One of the world's most famous cakes, the Sacher torte, has just celebrated its 175th birthday. (If you think that an inanimate object can't celebrate a birthday, let me tell you that there was a party for the cake on 12 April at Hotel Sacher in Vienna, and that it included a serenade by an opera star!)
Sacher torte is two layers of a dry, dense chocolate cake, sandwiched together with apricot jam and enrobed in dark chocolate. It was invented by Franz Sacher in 1832 and the trademark registered by the Hotel Sacher, which keeps the original recipe locked in its safe.
I first encountered Sacher torte when I was 15 and my family travelled around Europe and the UK for three months. While in Vienna, Dad refused to pay the outrageous tourist prices at the Hotel Sacher, so we missed our opportunity to taste the cake at its place of origin. But a week or two later, my sister celebrated her 12th birthday in Lucerne, Switzerland. We ate dinner at a restaurant with a beautifully decorated and frescoed front and the birthday cake was a Sacher torte, bought from a bakery earlier in the day, and brought out by the restaurant staff decorated with sparklers. I remember it as deliciously rich cake, with small slices being enough to satisfy.
Dad was right about the tourist prices at Hotel Sacher. About 15 years later, when my sister and I were visiting Vienna again, we paid 12 euros for a slice of Sacher torte and two hot chocolates. We enjoyed it but I'm not sure any chocolate cake is worth the equivalent price of a Cheap Eats meal in Melbourne!
Although the original recipe is a closely guarded secret, plenty of chefs have produced their own versions, and it is an easy cake to make at home. I use Jill Dupleix's version. It makes for an indulgent afternoon tea or a glamourous dinner party dessert.
150g plain flour
50g bitter cocoa powder
6 eggs (60g each)
1/2 teaspoon vanilla extract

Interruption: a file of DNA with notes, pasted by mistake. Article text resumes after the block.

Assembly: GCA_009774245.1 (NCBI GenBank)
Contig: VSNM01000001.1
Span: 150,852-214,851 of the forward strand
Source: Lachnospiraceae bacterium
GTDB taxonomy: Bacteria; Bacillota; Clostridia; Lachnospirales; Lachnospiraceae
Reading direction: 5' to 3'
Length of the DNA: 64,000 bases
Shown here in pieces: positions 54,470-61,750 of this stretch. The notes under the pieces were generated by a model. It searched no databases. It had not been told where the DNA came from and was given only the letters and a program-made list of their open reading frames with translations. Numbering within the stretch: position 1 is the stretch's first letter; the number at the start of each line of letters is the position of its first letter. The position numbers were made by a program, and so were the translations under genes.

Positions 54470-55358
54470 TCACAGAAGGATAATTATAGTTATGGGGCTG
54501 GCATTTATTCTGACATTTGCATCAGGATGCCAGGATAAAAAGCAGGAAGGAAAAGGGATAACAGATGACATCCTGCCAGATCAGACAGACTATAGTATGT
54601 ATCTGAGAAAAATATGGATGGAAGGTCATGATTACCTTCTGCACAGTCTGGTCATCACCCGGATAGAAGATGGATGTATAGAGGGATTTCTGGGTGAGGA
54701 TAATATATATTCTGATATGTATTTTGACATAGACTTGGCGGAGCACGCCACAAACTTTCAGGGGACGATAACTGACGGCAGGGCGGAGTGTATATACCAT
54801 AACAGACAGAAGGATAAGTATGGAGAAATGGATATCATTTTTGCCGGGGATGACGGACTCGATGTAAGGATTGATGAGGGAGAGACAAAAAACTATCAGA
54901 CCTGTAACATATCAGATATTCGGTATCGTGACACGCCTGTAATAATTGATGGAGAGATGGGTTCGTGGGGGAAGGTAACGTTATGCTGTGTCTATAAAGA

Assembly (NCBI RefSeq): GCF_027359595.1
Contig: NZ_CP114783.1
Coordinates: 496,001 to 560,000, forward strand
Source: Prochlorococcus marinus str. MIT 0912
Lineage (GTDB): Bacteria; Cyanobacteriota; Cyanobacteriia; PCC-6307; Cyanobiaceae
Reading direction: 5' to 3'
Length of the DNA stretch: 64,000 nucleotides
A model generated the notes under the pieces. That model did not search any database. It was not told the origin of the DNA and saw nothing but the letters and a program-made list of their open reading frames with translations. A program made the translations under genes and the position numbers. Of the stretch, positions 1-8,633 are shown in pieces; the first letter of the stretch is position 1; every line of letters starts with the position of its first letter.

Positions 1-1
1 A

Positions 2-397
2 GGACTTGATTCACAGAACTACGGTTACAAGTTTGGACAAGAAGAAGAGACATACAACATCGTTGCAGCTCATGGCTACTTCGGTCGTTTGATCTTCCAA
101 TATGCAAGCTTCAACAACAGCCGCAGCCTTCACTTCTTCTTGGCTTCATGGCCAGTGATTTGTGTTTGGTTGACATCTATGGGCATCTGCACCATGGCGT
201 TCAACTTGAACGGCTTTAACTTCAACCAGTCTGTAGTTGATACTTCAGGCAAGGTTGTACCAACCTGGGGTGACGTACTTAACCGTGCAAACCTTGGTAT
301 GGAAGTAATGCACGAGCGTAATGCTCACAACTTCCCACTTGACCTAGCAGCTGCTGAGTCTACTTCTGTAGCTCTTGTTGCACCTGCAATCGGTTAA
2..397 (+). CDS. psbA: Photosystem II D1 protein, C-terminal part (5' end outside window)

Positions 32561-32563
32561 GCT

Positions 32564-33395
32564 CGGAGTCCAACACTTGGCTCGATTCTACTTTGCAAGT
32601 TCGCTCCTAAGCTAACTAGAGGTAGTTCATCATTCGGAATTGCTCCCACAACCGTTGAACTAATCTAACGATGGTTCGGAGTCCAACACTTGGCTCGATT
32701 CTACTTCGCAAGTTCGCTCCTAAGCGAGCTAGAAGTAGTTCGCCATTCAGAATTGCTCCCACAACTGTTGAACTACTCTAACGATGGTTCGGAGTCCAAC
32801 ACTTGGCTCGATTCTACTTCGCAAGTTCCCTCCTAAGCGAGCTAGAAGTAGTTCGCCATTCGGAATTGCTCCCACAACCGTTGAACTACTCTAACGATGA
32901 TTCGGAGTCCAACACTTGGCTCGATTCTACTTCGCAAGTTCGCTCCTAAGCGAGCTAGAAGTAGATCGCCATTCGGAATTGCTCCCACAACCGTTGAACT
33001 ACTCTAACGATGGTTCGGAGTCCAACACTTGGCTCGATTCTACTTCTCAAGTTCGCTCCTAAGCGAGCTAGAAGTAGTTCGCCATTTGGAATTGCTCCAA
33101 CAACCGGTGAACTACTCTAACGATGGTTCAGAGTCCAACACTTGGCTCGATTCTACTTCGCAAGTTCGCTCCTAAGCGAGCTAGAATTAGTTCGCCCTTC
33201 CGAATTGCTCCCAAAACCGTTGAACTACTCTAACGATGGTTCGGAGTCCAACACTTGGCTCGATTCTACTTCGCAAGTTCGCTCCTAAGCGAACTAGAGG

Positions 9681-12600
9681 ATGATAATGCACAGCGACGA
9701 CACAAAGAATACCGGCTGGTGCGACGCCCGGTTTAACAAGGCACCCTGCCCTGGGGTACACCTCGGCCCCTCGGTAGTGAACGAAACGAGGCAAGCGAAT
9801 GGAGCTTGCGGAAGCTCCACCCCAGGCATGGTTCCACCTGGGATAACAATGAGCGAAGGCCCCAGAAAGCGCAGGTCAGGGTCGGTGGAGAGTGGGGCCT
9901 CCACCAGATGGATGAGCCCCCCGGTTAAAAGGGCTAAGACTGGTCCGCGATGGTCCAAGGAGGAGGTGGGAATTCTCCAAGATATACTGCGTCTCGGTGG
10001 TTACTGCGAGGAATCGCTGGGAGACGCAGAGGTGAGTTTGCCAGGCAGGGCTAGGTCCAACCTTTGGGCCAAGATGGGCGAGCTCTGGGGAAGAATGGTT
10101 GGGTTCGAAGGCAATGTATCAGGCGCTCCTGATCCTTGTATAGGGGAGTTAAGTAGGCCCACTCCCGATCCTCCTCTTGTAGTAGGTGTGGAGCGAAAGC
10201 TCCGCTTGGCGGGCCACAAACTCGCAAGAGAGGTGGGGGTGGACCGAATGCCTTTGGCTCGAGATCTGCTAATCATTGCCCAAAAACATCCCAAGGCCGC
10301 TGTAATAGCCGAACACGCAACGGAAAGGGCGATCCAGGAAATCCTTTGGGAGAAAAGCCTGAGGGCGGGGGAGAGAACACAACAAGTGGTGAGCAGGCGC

150g apricot jam
100g good-quality chocolate
100g butter, chopped
Preheat the oven to 180 degrees. Butter a 23cm diameter springform cake tin.
Sift the flour and cocoa into a bowl and set aside.
Separate the eggs. Beat the yolks and sugar until so thick and creamy that it forms ribbons when you lift the beaters. Stir in the vanilla extract.
Beat the egg whites in a separate, clean, dry bowl until stiff and peaky. Gently fold a little of the egg white into the egg yolk mixture to lighten it, then fold in the remaining egg whites.
Gently fold the sifted flour and cocoa into the mixture, adding two tablespoons at a time. Transfer the quite thick mixture into the cake tin and bake for 30 to 35 minutes, or until a skewer inserted into the centre of the cake comes out clean. Cool in the tin for 10 minutes, then remove from the tin and cool completely.
To assemble, cut the cake into two equal rounds. Place the base on a wire rack over a baking tray. (If the top has risen considerably, cut off the domed part to level the top). Warm the apricot jam in a small saucepan and spread a thin layer on top of the bottom half and its sides. Replace the top half and spread the top and sides with jam (you might not use it all).
Melt the chocolate and butter in a heatproof bowl set over a saucepan of simmering water. Stir until glossy and smooth, then set aside for a couple of minutes. Pour the icing over the top of the cake and sides, smoothing sides with a hot palette knife if necessary.
Allow to cool, then set hard in the fridge for an hour or two before serving.
Sacher torte is traditionally accompanied by whipped cream.